Singapore jails man for sending topless photo of wife to her brother

Soon after reaching home and reeking of alcohol, he got into an argument with his wife, then aged 41, and hit her. She called the police at around 2.45am and two officers arrived at their home.

“Just as the police officers were leaving at about 3.30am, the accused closed the door to the unit and slapped the victim on her right arm, causing her to scream,” Deputy Public Prosecutor Timotheus Koh said. Hearing the slap and scream, the officers arrested the husband.

Buildings in Singapore. Offenders who contravene a personal protection order can be fined up to S$2,000 or jailed for up to six months in the city state. Photo: Bloomberg

The incident happened while the wife was under a personal protection order issued against the accused by a court on March 10 last year. Court documents did not mention what led to the protection order being filed.

A few months after the drunken assault, the victim’s older brother and sister-in-law called on September 15 to tell the wife that her husband had sent the brother photos of her, including one showing her topless.

“The photographs were accompanied by messages from the accused stating that the victim was a ‘pig’s child’, ‘a prostitute’, and that she came from a ‘characterless family’,” Koh said.

“The victim felt humiliated, degraded and harassed. Her face was visible in the photograph showing her with her breasts exposed.”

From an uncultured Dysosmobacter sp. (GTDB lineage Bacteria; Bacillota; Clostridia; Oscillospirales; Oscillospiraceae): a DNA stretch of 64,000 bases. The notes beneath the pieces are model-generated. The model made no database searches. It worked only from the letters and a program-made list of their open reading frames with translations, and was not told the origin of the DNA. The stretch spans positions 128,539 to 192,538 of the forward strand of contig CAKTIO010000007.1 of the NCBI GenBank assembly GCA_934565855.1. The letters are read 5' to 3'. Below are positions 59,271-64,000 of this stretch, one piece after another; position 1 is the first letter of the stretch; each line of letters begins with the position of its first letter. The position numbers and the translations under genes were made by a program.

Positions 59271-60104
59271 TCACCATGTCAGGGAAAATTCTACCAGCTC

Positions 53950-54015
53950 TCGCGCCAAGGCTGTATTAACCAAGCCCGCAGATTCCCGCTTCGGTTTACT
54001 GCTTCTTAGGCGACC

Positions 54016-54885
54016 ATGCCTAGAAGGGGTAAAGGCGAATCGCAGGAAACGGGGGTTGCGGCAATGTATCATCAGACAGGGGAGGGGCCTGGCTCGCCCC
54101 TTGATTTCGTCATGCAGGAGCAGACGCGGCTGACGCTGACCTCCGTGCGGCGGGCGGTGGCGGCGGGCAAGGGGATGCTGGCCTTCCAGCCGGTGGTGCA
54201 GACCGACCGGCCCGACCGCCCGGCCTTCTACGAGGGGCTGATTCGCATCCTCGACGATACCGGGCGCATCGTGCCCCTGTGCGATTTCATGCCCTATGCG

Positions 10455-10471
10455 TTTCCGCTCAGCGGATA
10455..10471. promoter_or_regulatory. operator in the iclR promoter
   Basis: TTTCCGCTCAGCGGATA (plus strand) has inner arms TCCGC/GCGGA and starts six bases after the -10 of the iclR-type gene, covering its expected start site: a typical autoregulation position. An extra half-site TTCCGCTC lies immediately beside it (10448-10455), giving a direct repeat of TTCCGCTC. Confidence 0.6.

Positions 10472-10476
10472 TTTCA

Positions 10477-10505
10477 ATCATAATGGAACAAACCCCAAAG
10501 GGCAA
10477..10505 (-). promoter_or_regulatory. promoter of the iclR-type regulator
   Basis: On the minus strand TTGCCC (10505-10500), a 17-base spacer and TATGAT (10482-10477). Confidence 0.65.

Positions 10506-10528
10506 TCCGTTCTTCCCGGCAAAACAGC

The topless photo was taken during a video call that the couple had a month earlier. While the wife had consented to baring her chest during the call, she did not consent to her husband taking a screenshot of her or sending the picture to anyone else.

The victim felt humiliated, degraded and harassed. Her face was visible in the photograph showing her with her breasts exposed

Deputy Public Prosecutor Timotheus Koh

Later, on November 25 last year, the husband was caught at about 2.15am driving a van while drunk.

He had consumed about three to four glasses of whiskey during a night of drinking with his friends, the court heard. A breathalyser test found that his breath contained 87 micrograms of alcohol per 100 millilitres of breath, far exceeding the maximum legal limit of 35mcg per 100ml.

After pleading guilty to distributing a voyeuristic image, breach of a personal protection order and voluntarily causing hurt, the accused was sentenced on Monday last week to six months and four weeks’ jail, ordered to pay a fine of S$7,500 (US$5,500), and disqualified from driving for 42 months.

In Singapore, it is illegal to drive with anything in excess of 87 micrograms of alcohol per 100ml of breath. Photo: Shutterstock

He also pleaded guilty to a charge of drink-driving on a separate occasion. Three other charges were taken into consideration during the sentencing.

For voluntarily causing hurt, the husband could have been sentenced to a jail term of up to three years or fined up to S$5,000, or both.

For distribution of voyeuristic images or recordings, he could have been jailed for up to five years, fined or caned, or been given a combination of these punishments.

Contravening a personal protection order attracts a fine not more than S$2,000 or up to six months in jail, or both.

For drink-driving, the penalty is a fine of between S$2,000 and S$10,000, a jail term of up to 12 months, and disqualification from driving.

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